Many high school students anxiously await college acceptance letters each spring but for those applying to top tier animation programs, the wait can be more arduous than most. That’s because prestigious animation departments have so few slots to fill each year and a slew of talented applicants from which to choose. Add to that the fact that many arts programs have been slashed at the secondary education level, and only a small minority of applicants are left who can gain acceptance and stand on their own two feet once admitted.
Few were in a better position to see and understand the high stakes of the college animation world than Gerard Sternik and Vince Peets, both former Sheridan College animation faculty members. Leaving their high profile gigs at Sheridan, the duo formed the Animation Portfolio Workshop over a decade ago which was among the first of its kind to cater to secondary and post-secondary students. It serves two fundamental objectives: to ensure students’ portfolios are up to par in the competitive world of college entrance applications; and to inculcate in their budding animators the techniques of the art form- and a love for it- that will last a lifetime.
Located in Toronto, Animation Portfolio Workshop’s sessions are held exclusively on the weekends to accommodate the schedules of students. For our latest feature Q&A, we chatted with Sternik and Peets via Skype. Not in the Toronto area? No worries! Their insight is helpful to young, aspiring animators the world over… so listen up! Interested students will find all applicable details on the workshop’s website. (This interview has been edited for length & clarity).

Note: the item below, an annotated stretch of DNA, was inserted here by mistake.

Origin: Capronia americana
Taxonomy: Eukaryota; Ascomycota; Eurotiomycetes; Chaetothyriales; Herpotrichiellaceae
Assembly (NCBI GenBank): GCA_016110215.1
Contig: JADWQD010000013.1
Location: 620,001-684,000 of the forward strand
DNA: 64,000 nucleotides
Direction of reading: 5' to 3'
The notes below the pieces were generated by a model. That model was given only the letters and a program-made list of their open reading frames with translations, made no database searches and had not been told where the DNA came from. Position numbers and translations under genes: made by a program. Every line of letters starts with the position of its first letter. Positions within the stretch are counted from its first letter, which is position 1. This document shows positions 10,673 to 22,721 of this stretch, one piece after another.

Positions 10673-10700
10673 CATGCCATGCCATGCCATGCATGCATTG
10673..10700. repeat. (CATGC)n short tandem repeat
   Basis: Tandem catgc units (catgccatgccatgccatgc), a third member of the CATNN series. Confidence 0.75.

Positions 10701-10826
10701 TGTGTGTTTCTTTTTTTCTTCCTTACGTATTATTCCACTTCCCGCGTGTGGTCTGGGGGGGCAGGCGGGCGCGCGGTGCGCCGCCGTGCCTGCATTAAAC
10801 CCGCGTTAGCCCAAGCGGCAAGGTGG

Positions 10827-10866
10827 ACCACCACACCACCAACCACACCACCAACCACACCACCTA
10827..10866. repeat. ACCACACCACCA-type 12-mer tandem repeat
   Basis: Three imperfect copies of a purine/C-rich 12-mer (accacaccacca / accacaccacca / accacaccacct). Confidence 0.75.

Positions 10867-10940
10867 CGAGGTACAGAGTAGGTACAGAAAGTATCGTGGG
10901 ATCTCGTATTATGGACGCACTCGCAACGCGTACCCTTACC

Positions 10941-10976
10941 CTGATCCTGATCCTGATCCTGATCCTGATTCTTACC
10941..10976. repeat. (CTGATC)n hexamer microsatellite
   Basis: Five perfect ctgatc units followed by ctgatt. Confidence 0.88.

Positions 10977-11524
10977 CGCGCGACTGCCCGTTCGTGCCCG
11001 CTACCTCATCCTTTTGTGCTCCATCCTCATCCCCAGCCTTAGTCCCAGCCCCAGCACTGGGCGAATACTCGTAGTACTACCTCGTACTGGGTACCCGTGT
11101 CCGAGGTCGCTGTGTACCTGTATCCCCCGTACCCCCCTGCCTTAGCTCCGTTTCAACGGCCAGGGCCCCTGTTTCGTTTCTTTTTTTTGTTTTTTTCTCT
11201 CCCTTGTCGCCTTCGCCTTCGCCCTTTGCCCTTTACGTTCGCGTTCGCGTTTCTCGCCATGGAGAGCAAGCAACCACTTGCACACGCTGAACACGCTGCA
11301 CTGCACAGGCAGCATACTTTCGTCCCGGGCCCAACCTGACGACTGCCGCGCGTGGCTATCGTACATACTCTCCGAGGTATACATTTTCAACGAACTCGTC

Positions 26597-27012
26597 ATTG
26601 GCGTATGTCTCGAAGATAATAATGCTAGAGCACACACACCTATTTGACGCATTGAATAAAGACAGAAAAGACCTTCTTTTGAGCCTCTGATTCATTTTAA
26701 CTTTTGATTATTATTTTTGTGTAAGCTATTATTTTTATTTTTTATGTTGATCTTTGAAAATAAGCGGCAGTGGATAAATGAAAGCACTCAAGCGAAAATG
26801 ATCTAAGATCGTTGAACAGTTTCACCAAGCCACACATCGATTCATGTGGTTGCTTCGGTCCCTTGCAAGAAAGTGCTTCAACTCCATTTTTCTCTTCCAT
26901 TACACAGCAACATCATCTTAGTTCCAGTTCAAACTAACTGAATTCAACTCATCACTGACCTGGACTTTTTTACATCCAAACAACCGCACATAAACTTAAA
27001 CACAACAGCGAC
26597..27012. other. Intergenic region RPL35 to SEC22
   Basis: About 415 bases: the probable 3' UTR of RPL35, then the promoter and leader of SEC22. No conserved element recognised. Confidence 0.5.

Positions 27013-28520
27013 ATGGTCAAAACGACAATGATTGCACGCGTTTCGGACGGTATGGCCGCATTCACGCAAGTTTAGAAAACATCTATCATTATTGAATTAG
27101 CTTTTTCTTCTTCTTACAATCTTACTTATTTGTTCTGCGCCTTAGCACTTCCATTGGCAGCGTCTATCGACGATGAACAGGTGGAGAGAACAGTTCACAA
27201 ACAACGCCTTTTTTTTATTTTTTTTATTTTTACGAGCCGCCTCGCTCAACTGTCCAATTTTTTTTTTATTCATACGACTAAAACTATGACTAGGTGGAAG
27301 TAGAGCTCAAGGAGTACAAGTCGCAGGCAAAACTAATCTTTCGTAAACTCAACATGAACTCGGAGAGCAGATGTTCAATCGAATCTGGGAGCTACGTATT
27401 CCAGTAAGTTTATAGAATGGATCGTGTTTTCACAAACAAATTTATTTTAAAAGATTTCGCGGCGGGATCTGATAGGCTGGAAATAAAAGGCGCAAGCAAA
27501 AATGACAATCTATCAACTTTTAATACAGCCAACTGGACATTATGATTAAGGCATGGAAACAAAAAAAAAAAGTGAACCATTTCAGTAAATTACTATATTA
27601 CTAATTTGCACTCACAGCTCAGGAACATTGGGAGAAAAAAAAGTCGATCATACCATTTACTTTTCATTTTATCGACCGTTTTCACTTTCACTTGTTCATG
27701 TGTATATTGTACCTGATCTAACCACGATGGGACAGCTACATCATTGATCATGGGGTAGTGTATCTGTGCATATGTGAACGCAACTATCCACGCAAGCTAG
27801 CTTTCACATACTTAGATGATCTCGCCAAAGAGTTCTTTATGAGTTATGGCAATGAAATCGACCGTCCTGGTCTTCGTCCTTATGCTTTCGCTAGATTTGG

ACR: Gerard, Vince, thank you for speaking with us today. Animation Portfolio Workshop is a unique program for pre-college students. How did you both decide that such a workshop was necessary, and how has it since grown?
Gerard: It’s interesting, Bonnie. It grew very naturally. Vince and I are both visual artists and we were teaching at Sheridan College during the 90’s in the animation department. Back then, Disney was booming with its films and animation studios were scooping up students from Sheridan. It had become one of the top schools and it also became increasingly difficult to get into.
Vince: It wasn’t unheard of to hear our students (at Sheridan) say that it took them 4 years just to gain acceptance to the program… that was unbelievable to us! What’s more, there were no particular courses they could take that would help them get an edge.
Gerard: Right. That’s when we decided to address this problem and offer our insight and expertise. We founded the Workshop in 1999 and sought to help these kids get into the animation departments by building a program around the very things they will need to display on an application. We also wanted them to learn these things such as life drawing because getting accepted to a school like Sheridan or Ringling or CalArts is only the beginning.
ACR: I imagine the reduction of art funding in elementary and secondary education plays a big role in how well prepared- or ill prepared- students are to enter any animation program, let alone a prestigious one?
Vince: Absolutely. There are some visual arts in high schools and there are people doing great things with those programs, don’t get me wrong. But rather than reinforce what’s there and expand upon it, the trend has been towards elimination in most schools- what don’t we need? What can we make do without? So that’s where we come in. Many kids are up against stiff competition with others who perhaps have had more thorough (art) experience than they have. That ultimately translates as a real motivation for them to come to us.